During these conversations, neighbors come in as well, including the Levaques and the Pierrons. Zacharie attends as well, with Chaval going to extremes and wanting to draw blood. During the evenings, Chaval gives off a certain unconfessed jealousy, a fear that he will be robbed of Catherine. Etienne’s influence increases, and gradually he revolutionizes the entire settlement. In September, he establishes his Provident Fund, which was initially precarious and included only settlement inhabitants. He is made secretary of the association and receives a small salary for his clerkship services. Etienne begins to become more refined and indulges in the comforts of clothing.
Etienne also feels a barrier grow between him and Catherine. The more they live side by side, the more a barrier of shames, repugnancies, and delicacies of friendship grow – a barrier they are unable to explain even to themselves. On a Saturday in late October, Etienne receives news that the Company is growing more discontent over the timbering. They are overwhelming the workmen with fines, and a conflict appears inevitable. Etienne thinks that the Company wants a strike, which would extinguish the growing Provident Fund (which is hardly three thousand francs) it finds so threatening to its power. On the other hand, Rasseneur thinks a strike would hurt both the company and the miners, and that it is best to come to an understanding.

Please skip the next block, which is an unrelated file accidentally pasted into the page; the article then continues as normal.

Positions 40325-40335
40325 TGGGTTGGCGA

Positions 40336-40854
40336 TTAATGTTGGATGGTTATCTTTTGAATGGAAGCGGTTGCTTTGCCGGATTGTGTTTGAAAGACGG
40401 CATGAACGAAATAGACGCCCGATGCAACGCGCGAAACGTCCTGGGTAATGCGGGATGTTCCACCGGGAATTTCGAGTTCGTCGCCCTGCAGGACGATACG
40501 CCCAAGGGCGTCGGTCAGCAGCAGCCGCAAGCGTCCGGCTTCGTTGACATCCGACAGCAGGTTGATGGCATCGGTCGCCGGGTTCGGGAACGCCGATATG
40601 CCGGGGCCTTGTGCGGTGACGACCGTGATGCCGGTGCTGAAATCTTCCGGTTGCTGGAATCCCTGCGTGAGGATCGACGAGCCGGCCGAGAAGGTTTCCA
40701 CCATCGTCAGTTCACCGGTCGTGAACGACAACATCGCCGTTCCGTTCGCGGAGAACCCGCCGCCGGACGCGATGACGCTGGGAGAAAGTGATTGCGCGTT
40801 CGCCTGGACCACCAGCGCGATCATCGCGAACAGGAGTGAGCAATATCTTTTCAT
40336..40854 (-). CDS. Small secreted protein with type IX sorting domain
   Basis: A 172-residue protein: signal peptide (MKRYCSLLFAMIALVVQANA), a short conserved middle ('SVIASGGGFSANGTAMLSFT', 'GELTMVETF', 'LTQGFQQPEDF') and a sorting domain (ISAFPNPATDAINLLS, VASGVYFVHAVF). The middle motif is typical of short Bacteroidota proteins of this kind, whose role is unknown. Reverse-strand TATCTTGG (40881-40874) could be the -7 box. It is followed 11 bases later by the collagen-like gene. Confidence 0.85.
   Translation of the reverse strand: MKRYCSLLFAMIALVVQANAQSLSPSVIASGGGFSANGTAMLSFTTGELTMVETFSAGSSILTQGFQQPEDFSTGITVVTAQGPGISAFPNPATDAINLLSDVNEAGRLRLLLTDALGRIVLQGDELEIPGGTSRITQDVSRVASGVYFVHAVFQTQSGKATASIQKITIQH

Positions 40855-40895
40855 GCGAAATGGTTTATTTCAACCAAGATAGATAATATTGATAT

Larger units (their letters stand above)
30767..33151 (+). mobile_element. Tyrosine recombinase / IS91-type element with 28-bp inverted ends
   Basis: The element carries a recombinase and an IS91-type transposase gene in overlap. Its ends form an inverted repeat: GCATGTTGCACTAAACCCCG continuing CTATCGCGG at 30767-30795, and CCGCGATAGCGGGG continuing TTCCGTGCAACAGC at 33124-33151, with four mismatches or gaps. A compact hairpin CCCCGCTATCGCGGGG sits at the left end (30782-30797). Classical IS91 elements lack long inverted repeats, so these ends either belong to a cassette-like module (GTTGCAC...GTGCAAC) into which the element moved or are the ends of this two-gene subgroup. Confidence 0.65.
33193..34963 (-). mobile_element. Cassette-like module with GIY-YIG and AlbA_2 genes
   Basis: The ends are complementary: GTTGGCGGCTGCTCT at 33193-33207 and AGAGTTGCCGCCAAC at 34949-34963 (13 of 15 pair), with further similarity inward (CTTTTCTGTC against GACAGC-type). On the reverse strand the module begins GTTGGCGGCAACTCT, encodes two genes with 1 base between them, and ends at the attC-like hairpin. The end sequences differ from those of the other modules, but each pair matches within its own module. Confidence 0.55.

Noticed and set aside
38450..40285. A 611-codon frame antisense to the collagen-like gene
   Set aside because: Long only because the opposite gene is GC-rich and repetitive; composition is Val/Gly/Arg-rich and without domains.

The Company announces that it will apply a new method of payment for the extraction of coal. The Company will pay for the timbering separately, and the price of a tub of coal will naturally decrease. In other words, the overall payment will decrease. Maheu and his fellow miners quickly realize that they can never make up with the timbering for the ten centimes taken off the coal tram. When Maheu goes to collect his payment, the clerk tells Maheu that the general secretary wants to see him. The secretary reprimands him for getting involved with politics and the Fund. Maheu leaves furious after a failed attempt to convince the secretary of his benevolent intentions. Maheu brings home a meager pay, and Maheude cries. The Levaques are furious about the cut in pay, and that evening at the Avantage the strike is decided. Rasseneur no longer protests against it, and Souvarine accepts it as a first step.